Twitter is demanding the stick. Twitter wants it really bad. What else explains Twitter’s self-manufactured run-ins with the Government of India? From not complying with India’s IT and social media rules to showing a brazen disregard for Indian laws, to historically fudging India’s territorial boundaries – Twitter has done it all. The left-leaning microblogging platform’s fate in India hangs in the balance, and the Modi government’s patience is beginning to wear thin. In the latest news, Twitter has appointed a US citizen and executive based out of San Francisco as the grievance redressal officer in India.
Additionally, Twitter considers the entirety of Jammu and Kashmir and Ladakh as territories, that do not belong to India. The same was made clear by the social media company as it decapitated India’s crown and showed Jammu and Kashmir as a separate country and Ladakh as a part of China. At a time when India and China are locked in a military standoff in Eastern Ladakh, by showing the Indian Union Territory as a part of China, the left-leaning platform has made its support for Chinese expansionism abundantly clear.
The ‘careers’ page of the Twitter website, under the “Tweep Life” header, depicted the incorrect Indian map. After the distorted map came under public scrutiny and triggered a massive furore on Indian social media, Twitter on Monday night removed the global map completely from the webpage. This is the second time Twitter has misrepresented India’s map. In October last year, the Centre had served Twitter with a notice over the geotag for Leh showing it as a part of China.
For distorting India’s territorial boundaries and showing sovereign Indian territories as a separate country and a part of China, Twitter India’s Managing Director, Manish Maheshwari, who is “trying to run a business” here has been booked under Section 505 (2) of IPC and Section 74 of IT (Amendment) Act 2008. This comes after a complaint by a Bajrang Dal activist of Bulandshahar.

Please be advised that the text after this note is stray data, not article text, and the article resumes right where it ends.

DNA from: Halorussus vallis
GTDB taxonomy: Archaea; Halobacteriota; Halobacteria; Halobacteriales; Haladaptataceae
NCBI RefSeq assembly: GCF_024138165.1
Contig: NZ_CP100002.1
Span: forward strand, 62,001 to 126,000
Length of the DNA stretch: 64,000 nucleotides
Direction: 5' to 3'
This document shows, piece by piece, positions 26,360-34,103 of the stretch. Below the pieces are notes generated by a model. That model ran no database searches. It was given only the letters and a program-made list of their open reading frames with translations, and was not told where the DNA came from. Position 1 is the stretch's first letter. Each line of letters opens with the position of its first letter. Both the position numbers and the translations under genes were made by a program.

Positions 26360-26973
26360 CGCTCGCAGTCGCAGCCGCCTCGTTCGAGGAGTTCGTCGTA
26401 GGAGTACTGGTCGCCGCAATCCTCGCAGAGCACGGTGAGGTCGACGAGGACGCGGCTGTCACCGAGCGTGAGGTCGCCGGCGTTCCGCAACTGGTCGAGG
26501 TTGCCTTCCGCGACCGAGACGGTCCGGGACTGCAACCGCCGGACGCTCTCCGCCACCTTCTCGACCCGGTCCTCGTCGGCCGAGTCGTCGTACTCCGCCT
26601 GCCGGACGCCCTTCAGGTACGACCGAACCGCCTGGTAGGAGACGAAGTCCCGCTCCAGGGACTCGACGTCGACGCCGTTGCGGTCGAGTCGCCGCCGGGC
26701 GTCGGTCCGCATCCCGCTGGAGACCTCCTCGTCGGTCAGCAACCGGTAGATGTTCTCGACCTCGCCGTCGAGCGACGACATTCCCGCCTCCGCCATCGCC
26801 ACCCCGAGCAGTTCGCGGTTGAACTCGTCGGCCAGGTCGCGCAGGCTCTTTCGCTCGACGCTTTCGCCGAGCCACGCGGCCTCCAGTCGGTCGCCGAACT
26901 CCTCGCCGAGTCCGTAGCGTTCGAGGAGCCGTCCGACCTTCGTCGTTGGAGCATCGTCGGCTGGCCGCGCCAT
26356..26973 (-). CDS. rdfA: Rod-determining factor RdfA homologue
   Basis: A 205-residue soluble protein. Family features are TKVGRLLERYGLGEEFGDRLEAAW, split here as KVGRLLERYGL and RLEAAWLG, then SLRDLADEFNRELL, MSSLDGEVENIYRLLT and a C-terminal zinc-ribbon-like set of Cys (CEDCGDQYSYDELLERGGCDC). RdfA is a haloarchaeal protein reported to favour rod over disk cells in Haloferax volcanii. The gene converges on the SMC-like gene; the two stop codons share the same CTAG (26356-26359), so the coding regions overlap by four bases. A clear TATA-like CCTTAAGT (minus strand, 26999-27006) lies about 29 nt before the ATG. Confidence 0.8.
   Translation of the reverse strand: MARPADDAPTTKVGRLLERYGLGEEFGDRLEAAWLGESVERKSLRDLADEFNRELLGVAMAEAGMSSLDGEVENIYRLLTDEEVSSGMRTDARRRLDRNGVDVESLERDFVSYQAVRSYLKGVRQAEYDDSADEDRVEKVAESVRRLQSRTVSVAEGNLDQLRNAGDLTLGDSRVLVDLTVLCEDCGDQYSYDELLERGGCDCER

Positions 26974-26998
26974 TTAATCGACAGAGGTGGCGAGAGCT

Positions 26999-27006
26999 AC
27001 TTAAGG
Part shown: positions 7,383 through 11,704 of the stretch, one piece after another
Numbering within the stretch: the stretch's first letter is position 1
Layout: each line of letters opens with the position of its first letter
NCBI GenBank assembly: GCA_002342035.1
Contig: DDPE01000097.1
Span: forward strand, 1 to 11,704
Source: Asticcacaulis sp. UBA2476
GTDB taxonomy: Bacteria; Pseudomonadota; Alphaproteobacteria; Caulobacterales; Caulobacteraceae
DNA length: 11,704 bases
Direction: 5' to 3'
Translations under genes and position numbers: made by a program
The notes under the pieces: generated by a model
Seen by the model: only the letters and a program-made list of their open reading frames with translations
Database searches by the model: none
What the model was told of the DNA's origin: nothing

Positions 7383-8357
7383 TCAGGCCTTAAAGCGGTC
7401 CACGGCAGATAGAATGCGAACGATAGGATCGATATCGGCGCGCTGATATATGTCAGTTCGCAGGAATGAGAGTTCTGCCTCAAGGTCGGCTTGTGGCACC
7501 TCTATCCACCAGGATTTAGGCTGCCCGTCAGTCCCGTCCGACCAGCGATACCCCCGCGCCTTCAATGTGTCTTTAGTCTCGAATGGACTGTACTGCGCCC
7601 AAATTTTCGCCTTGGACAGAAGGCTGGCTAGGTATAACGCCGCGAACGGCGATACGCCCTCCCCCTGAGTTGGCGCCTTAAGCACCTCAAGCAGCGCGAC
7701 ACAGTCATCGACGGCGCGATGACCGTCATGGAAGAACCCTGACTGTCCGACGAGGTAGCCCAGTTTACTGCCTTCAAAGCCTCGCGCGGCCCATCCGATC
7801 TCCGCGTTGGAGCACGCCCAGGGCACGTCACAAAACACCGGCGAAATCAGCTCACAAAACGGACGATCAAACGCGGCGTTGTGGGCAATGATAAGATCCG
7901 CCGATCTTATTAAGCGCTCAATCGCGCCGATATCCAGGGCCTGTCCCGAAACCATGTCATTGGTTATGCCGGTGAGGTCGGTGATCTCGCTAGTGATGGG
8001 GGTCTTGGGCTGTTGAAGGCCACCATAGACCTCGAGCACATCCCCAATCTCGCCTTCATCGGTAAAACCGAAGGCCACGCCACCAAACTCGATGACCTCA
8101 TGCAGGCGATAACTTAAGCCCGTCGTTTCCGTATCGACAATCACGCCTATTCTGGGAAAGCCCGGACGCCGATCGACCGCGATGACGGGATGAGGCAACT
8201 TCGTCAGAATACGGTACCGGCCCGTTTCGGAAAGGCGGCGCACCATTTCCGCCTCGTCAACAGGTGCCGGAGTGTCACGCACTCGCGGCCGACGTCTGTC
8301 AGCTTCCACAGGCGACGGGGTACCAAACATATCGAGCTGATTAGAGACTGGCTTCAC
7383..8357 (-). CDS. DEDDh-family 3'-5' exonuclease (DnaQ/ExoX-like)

Meanwhile, Twitter’s woes are hardly limited to its top executive in India getting booked. The microblogging site had appointed a Grievance Officer for India recently, in line with the new IT rules. However, Twitter had appointed Dharmendra Chatur, partner at a law firm that represented Twitter, as the interim officer for the role. The Centre had back then too made it clear that it would not accept the appointment of outsiders to statutory posts.
Dharmendra Chatur offered a sudden resignation from the post on Sunday. One would have thought that Twitter would comply with the IT rules mandate of appointing a full-time Grievance Redressal officer at least now. However, the platform was not just yet done flouting Indian laws. This, at a time when Twitter India has reportedly still not employed two separate nodal and compliance officers, as demanded by the new rules.
Instead, Twitter went on to appoint its California-based global legal policy director Jeremy Kessel as the new grievance officer for India in an attempt to fulfil the criteria under the new Information Technology Rules, 2021. However, the rules demand that an Indian, based out of India be employed for the role. So, the microblogging platform is practically giving more ground to the Centre to take it to task.
Twitter is no longer granted an intermediary status in India. As such, it is liable to be prosecuted under relevant sections of the law for any hateful and illegal content posted on its platform. It is liable for the prosecution now, and the barrage of cases that Twitter India is now facing speak to the same effect. Perhaps, if Twitter had behaved itself from the very beginning, and shed its sovereign attitude, it would not be facing the wrath of the Indian government and law enforcement.